I am helping a friend with a fiberglass pool and was looking for a better understanding of how little pools balance their chemicals. We ran tests and found our results did not agree with a pool store my friend had been using. I came across this site and decided to join. After reading a number of sticky's and posts, I realize I am writing heresy here, but I would like to clear up a few things on borates in the pool.
When you dissolve borax in water, you get a weak lewis acid, boric acid and a base tetrahydroxy borate. The pH buffering ability of borax doesn't start until an upper pH of 8. The pKa of the boric acid is over 9 and this will be the area of highest buffering capacity. Borates and borax have virtually no buffering capacity in the pH range of 7-8 in a pool. Borates are weak alkaline products with weak alkaline chemistry. The silky feel is a type of saponification of oils from the body and not anything to do with a water characteristic. Saponification in its majestic form is mixing lye with animal fat to make soap. Hence the silky feel.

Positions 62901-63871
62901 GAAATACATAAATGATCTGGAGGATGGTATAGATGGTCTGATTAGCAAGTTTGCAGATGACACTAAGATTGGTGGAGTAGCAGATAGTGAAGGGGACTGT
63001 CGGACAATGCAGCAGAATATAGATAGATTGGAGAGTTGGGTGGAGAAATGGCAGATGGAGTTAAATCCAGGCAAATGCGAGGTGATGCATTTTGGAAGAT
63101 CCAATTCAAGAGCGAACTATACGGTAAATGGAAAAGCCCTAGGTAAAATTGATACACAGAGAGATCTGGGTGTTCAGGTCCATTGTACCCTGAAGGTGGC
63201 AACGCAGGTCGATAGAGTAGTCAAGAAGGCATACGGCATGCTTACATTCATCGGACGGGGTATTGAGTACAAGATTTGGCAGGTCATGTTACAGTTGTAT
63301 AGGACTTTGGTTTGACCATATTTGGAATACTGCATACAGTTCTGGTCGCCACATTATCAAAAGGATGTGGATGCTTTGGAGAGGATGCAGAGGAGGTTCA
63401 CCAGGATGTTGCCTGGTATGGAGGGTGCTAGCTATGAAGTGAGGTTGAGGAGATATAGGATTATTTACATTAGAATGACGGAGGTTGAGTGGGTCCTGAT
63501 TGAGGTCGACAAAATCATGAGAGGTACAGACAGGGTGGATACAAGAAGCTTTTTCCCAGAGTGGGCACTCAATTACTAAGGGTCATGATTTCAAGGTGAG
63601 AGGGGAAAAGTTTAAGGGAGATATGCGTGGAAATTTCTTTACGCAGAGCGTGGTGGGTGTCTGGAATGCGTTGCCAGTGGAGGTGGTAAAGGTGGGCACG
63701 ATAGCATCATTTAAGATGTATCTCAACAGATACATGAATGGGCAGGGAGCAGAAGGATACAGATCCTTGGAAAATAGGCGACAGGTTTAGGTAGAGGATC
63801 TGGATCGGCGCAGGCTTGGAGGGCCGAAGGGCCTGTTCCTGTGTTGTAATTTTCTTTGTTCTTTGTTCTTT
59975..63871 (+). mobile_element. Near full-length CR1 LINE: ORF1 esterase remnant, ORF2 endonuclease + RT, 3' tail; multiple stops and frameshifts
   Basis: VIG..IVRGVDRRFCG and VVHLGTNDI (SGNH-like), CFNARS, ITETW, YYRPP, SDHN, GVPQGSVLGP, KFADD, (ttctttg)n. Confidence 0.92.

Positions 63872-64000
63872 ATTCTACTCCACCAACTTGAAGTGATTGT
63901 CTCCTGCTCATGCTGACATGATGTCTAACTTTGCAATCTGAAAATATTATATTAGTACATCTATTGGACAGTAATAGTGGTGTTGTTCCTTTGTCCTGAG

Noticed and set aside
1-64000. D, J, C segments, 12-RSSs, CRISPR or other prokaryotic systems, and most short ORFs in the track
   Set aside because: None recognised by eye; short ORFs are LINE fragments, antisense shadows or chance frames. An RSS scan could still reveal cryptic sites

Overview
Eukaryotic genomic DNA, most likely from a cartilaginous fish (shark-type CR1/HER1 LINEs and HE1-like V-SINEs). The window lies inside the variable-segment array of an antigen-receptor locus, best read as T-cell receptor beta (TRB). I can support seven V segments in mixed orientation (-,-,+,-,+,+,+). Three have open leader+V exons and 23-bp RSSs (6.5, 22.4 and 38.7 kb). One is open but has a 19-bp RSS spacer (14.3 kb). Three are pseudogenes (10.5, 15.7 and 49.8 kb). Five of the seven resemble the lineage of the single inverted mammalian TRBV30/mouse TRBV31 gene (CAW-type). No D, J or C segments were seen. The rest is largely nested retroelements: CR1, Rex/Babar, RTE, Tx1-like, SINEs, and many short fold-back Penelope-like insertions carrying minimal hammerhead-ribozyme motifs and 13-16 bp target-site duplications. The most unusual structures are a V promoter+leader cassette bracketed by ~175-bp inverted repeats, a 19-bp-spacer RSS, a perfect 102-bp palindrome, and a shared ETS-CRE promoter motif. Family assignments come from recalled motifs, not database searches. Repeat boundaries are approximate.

The primary buffering capacity in pools is due to alkalinity. Specifically due to the bicarbonate buffering system. Once you go above pH 6.3 you have a carbonate-bicarbonate buffer until around a pH 8.3. This is why alkalinity is one of the most important chemical parameters to maintain in a pool. Alkalinity in our pools is mostly carbonate. The other half of the chemical species is not important and is just a counter ion. Carbon dioxide from the atmosphere and the carbonate part of alkalinity form a buffer system. This is a lesson one learns in Indiana since the ground water is typically 250-450ppm alkalinity. Proper maintenance of your alkalinity is the most important aspect of pool chemistry maintenance. You will fight an uphill battle until you get your alkalinity within acceptable ranges for your pool. You will waste time and money until you bring your alkalinity in line and keep it in line.